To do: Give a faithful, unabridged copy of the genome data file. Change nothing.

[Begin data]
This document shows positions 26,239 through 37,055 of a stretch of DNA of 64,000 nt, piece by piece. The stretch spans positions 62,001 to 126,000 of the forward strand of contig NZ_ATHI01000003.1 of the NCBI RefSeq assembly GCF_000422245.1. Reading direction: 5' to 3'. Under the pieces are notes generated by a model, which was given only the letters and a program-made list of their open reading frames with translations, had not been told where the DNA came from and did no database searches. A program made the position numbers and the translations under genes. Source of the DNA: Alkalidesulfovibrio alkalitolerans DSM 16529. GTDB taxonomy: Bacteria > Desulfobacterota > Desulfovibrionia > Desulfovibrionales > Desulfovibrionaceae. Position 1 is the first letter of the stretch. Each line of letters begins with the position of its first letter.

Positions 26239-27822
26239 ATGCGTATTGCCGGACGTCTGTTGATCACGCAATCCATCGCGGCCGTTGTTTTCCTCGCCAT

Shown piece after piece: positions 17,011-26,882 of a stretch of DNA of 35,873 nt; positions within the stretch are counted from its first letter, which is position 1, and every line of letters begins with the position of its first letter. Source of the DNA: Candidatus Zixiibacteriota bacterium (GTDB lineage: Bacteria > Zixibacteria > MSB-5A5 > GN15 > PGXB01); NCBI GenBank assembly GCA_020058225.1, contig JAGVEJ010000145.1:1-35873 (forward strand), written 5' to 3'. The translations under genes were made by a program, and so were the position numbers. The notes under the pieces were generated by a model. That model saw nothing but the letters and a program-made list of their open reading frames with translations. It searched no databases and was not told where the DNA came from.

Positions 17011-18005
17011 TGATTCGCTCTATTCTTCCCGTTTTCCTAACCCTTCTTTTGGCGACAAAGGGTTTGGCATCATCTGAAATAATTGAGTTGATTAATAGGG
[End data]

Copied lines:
This document shows positions 26,239 through 37,055 of a stretch of DNA of 64,000 nt, piece by piece. The stretch spans positions 62,001 to 126,000 of the forward strand of contig NZ_ATHI01000003.1 of the NCBI RefSeq assembly GCF_000422245.1. Reading direction: 5' to 3'. Under the pieces are notes generated by a model, which was given only the letters and a program-made list of their open reading frames with translations, had not been told where the DNA came from and did no database searches. A program made the position numbers and the translations under genes. Source of the DNA: Alkalidesulfovibrio alkalitolerans DSM 16529. GTDB taxonomy: Bacteria > Desulfobacterota > Desulfovibrionia > Desulfovibrionales > Desulfovibrionaceae. Position 1 is the first letter of the stretch. Each line of letters begins with the position of its first letter.

Positions 26239-27822
26239 ATGCGTATTGCCGGACGTCTGTTGATCACGCAATCCATCGCGGCCGTTGTTTTCCTCGCCAT

Shown piece after piece: positions 17,011-26,882 of a stretch of DNA of 35,873 nt; positions within the stretch are counted from its first letter, which is position 1, and every line of letters begins with the position of its first letter. Source of the DNA: Candidatus Zixiibacteriota bacterium (GTDB lineage: Bacteria > Zixibacteria > MSB-5A5 > GN15 > PGXB01); NCBI GenBank assembly GCA_020058225.1, contig JAGVEJ010000145.1:1-35873 (forward strand), written 5' to 3'. The translations under genes were made by a program, and so were the position numbers. The notes under the pieces were generated by a model. That model saw nothing but the letters and a program-made list of their open reading frames with translations. It searched no databases and was not told where the DNA came from.

Positions 17011-18005
17011 TGATTCGCTCTATTCTTCCCGTTTTCCTAACCCTTCTTTTGGCGACAAAGGGTTTGGCATCATCTGAAATAATTGAGTTGATTAATAGGG